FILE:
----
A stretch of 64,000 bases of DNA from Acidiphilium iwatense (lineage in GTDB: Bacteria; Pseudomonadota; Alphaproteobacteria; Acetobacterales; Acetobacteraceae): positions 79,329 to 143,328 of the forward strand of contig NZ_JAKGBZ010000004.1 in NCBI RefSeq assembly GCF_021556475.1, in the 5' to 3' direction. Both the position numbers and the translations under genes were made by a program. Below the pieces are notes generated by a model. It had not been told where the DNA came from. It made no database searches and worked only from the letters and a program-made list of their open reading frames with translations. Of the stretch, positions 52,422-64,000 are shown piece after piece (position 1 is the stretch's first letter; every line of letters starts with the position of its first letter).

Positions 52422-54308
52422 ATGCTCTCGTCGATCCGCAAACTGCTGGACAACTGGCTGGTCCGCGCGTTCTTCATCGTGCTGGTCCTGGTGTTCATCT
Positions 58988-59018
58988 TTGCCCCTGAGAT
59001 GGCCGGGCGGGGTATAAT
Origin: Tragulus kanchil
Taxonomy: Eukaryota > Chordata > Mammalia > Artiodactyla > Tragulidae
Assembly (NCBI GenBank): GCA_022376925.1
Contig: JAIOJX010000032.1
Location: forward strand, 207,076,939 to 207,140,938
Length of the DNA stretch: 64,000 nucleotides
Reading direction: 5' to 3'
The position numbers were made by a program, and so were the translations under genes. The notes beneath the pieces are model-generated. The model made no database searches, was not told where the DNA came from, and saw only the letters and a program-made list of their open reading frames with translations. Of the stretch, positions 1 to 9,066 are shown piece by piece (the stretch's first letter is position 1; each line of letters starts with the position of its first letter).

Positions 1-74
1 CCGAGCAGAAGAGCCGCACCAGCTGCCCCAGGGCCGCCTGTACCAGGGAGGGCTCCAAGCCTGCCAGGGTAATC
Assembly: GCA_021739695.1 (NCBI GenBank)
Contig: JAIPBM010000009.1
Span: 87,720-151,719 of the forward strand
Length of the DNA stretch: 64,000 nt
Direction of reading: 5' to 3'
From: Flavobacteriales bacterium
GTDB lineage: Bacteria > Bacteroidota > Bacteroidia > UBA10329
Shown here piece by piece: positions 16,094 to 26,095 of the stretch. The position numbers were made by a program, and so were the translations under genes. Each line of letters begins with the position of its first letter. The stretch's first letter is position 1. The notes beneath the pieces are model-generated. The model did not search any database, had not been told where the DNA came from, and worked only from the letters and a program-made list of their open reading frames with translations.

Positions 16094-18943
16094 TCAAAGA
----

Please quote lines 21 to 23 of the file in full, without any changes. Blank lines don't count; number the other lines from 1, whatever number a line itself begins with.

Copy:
Direction of reading: 5' to 3'
From: Flavobacteriales bacterium
GTDB lineage: Bacteria > Bacteroidota > Bacteroidia > UBA10329